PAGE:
LABOR DISPUTE, Flight personnel, Ground personnel, Same establishment
CITE AS: McAnallen v ESCMcAnallen v ESC, 26 Mich App 621 (1970).
Appeal pending: No
Claimant: Carole J. McAnallen, et al
Employer: United Air Lines
Docket No: B67 309 35243
COURT OF APPEALS HOLDING: Flight personnel who work in an airplane, are not employed in the same establishment as the ground personnel of an airline.
FACTS: The claimants worked as cabin attendants and pilots. "They were laid off for a month in July-August, 1966, because of a nationwide strike of the ground personnel of the airline."
DECISION: The claimants are not disqualified for benefits because of a labor dispute.
RATIONALE: "In Northwest Airlines, Inc. v Employment Security Commission (1966), 378 Mich 199, the claimants were Michigan-based
ground service employees of Northwest Airlines who were laid off from work as a result of a strike by flight engineers who were domiciled in Minneapolis and Seattle but who were attached to aircraft which flew from place to place throughout the airline system, including Michigan. The issue there, as here, was whether the claimants' unemployment was the result of a strike 'in the establishment' where they were employed. It was held that the non-striking ground personnel were not employed in the establishment of the striking personnel."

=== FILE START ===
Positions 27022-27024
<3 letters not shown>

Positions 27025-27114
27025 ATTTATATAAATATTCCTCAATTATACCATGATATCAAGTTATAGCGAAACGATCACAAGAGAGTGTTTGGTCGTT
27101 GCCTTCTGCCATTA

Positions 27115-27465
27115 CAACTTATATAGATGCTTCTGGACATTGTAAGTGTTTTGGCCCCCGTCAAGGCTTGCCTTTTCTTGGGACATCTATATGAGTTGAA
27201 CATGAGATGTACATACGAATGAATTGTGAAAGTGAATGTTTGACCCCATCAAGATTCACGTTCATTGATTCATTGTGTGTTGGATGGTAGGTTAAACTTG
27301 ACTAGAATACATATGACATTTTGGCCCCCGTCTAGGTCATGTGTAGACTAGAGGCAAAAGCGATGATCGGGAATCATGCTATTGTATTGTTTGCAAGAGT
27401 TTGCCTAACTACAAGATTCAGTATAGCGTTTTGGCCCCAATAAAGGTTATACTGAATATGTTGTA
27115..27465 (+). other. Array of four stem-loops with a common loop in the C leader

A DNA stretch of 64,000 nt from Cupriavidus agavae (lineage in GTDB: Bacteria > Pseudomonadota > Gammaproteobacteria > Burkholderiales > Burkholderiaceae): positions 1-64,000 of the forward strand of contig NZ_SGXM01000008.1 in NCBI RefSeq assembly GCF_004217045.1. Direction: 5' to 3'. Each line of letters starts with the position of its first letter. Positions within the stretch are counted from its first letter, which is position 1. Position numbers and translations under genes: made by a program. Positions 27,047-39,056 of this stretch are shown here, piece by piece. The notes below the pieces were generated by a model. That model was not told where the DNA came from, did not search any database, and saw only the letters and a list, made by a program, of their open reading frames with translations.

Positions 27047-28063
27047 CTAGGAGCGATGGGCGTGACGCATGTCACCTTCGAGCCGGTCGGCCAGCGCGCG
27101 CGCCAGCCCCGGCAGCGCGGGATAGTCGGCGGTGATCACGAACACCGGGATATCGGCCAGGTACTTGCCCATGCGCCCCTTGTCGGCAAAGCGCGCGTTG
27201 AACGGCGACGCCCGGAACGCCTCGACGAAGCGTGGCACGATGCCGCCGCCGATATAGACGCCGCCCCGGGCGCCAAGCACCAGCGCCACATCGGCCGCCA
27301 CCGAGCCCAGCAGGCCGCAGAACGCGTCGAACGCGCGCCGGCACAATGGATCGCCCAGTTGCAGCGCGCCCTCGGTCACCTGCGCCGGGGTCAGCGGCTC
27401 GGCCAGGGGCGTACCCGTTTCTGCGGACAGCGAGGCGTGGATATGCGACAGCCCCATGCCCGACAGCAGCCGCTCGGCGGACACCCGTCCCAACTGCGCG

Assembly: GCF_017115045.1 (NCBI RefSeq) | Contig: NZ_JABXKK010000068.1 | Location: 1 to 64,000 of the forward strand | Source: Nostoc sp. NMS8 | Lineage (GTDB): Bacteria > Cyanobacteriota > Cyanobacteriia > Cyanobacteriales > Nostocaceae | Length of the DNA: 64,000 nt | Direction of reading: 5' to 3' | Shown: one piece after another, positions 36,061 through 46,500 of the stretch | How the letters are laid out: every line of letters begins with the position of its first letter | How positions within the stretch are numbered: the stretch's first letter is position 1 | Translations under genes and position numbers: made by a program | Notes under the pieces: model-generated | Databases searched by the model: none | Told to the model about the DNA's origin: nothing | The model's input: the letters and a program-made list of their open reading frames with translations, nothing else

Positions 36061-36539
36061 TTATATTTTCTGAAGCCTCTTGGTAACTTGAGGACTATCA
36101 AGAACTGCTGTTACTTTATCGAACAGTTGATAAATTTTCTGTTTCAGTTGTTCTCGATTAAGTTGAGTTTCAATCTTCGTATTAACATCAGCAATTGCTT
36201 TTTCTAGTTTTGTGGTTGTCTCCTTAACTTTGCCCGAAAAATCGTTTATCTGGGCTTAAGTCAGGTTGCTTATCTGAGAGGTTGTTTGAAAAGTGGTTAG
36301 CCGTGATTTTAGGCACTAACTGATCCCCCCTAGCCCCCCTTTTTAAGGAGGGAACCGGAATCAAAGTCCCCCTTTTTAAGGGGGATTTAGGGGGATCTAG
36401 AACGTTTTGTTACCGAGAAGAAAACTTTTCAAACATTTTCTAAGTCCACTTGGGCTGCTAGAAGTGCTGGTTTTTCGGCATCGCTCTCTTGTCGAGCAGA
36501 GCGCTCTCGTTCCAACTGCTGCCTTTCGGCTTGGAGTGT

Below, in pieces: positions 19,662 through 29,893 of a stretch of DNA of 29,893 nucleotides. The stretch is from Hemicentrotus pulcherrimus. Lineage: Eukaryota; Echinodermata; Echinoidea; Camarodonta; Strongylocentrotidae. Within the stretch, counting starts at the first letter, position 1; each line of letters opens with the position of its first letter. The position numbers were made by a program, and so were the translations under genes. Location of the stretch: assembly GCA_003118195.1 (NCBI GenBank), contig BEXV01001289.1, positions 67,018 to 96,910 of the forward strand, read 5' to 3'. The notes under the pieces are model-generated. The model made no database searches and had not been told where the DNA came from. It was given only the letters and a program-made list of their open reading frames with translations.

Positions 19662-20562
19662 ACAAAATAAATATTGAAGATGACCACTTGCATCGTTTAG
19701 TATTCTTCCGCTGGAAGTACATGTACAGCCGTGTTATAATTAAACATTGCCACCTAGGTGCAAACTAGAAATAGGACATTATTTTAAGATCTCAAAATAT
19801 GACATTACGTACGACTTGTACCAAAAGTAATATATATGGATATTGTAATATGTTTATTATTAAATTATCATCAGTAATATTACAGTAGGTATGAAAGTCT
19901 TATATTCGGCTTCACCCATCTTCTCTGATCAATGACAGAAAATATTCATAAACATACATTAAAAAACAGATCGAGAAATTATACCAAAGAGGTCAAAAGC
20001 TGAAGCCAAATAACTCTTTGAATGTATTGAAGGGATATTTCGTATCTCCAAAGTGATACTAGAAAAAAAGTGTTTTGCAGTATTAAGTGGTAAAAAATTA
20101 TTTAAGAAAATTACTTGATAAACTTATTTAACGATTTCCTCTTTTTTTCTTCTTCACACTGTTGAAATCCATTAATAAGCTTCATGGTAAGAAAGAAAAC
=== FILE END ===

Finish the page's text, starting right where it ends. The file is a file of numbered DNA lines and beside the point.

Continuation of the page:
"The flight personnel, who work in the airplane as it flies from one place to another, constitute a work force separate and apart, physically and functionally from the ground personnel at the airport. Focusing on the character of the 'worker's employment and the character of the place in which it was performed,' viewing the matter 'from the standpoint of the worker's employment' (Northwest, p 133), we conclude that the plaintiffs, who perform their services in an airplane, were not employed in the airport or the establishment where the striking ground personnel were employed."